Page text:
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Increasing entropy vs groundstate

  1. Dec 6, 2009 #1
    Atoms and molecules like to be in their ground state, that is its most probabilistic for them to be in the ground state, but the entropy of an isolated system is always increasing. Which implies, to my understanding, all states should be equally likely. There is something i'm definitely missing. How do I reconcile these two concepts?
  2. jcsd
  3. Dec 6, 2009 #2
    Here's an interesting link on the concept of a negative entropy source (the Sun):


    I recall a similar description in the book A Brief History of Time.

    My problem with entropy theory is that, if my brain recognizes a pattern, I call it "order" and if it doesn't, I call it "chaos" or "disorder." So the line between the two is perhaps not a property of the universe, but perhaps a natural limit on the power of pattern recognition.
  4. Dec 6, 2009 #3
    Not "always increasing" just "practically never decreasing".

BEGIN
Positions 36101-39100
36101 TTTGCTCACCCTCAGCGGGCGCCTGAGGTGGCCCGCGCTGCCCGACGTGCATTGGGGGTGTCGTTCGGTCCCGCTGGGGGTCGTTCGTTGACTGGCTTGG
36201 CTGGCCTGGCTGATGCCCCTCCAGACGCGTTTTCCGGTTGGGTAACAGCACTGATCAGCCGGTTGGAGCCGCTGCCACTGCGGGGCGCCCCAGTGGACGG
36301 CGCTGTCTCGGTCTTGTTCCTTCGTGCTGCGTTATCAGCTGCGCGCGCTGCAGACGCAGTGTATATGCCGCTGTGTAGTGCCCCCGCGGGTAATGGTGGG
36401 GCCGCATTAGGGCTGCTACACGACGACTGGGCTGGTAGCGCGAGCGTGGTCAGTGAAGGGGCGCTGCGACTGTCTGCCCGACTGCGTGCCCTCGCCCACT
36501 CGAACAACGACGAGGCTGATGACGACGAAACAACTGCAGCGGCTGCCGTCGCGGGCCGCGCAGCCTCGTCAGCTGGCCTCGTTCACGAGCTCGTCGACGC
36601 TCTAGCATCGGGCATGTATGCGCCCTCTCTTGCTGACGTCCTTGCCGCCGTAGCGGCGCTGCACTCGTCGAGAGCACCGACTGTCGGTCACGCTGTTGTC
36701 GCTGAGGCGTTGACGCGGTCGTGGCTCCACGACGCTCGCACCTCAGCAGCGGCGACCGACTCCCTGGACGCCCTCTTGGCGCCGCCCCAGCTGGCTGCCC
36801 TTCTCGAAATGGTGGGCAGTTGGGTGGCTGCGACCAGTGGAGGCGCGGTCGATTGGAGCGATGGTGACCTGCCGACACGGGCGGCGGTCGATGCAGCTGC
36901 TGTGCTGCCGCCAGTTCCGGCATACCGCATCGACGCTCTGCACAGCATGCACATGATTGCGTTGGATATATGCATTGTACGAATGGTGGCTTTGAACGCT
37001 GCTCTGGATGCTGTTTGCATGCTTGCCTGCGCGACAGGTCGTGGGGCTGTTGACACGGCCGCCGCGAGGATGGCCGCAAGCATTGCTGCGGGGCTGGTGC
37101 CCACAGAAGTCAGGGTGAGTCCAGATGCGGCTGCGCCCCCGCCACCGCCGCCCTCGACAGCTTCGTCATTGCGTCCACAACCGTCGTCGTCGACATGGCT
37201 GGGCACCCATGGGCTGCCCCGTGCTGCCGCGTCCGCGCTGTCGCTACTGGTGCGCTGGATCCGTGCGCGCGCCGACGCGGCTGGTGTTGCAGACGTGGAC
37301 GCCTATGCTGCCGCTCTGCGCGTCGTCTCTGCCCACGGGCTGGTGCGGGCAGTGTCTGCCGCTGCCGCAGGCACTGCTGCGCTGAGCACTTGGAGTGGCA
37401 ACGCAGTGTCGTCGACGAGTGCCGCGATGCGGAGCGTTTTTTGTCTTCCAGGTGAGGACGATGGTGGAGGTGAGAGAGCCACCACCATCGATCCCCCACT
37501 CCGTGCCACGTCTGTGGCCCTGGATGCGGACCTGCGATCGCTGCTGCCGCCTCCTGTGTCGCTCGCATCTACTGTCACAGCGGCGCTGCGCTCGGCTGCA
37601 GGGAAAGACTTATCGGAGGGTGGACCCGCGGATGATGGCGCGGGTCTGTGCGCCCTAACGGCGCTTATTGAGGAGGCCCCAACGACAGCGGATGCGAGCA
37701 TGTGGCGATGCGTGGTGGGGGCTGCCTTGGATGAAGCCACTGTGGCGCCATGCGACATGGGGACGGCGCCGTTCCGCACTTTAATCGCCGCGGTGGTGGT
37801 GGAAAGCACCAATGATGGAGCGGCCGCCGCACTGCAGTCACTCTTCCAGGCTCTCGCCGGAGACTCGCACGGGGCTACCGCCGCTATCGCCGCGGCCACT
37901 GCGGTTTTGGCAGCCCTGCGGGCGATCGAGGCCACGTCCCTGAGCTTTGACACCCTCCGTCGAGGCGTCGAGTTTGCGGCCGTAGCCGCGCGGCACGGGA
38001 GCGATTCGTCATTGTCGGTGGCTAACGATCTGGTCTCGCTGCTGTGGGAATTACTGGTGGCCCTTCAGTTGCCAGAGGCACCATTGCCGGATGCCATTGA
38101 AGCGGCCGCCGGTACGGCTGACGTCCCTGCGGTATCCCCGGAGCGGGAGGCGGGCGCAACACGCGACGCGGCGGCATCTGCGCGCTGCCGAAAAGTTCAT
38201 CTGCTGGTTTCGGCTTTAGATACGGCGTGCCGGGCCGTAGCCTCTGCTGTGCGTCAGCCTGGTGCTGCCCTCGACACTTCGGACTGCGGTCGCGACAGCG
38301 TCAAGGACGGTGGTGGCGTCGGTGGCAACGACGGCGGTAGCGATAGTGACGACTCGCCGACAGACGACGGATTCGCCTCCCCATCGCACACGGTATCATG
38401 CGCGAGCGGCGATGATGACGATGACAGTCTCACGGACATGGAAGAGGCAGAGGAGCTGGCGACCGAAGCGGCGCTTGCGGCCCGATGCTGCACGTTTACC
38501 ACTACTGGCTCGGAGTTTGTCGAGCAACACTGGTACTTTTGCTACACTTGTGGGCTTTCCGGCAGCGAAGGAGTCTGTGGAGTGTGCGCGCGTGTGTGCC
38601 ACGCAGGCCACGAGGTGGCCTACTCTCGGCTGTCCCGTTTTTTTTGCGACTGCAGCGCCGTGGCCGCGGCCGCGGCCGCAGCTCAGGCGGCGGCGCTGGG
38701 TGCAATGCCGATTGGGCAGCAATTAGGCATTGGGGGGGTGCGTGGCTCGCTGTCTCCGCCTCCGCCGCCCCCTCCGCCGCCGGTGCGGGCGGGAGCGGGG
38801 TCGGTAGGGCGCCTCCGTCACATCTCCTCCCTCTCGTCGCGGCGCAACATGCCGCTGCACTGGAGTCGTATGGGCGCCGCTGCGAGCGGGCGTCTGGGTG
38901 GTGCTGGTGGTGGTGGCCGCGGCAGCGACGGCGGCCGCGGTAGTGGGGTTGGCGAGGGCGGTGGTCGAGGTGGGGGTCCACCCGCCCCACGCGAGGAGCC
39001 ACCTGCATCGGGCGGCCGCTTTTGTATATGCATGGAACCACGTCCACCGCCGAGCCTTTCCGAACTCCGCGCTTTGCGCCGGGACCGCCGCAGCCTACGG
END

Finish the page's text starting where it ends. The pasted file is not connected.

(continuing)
Consider: there are only a few "ways" for an atom (with a particular amount of energy) to be in an excited state. This system can decay into a photon and a ground state atom, and then there will be an infinite range of "ways" that those two could be arranged. (The thermodynamic microstates correspond to all those "ways"/arrangements of the entire system, not to the atomic electron states by themselves; the latter doesn't even correspond to a closed system.)
    Last edited: Dec 6, 2009
  5. Dec 7, 2009 #4


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    When an atom drops into its ground state, it gives off a photon. The entropy of the photon makes up for the entropy loss of the atom itself, so that the total entropy always increases. Remember that once the atom gives off that photon, it's not isolated.

    (cesiumfrog was right, though, it technically is "almost never decreases" rather than "always increases." But the probability of seeing entropy decrease in a real system is astronomically low, i.e. we have every reason to expect that it's never happened.)
  6. Dec 7, 2009 #5
    Atoms and molecules only like to be in the ground state, when their are not an isolated system. You are right that if they were isolated, then all states would be equally likely. However atoms are in thermal contact with the environment. All state of the combined system enviroment+atom are indeed equally likely. One can derive that this is equivalent to saying that the free energy of the atoms is the smallest possible.
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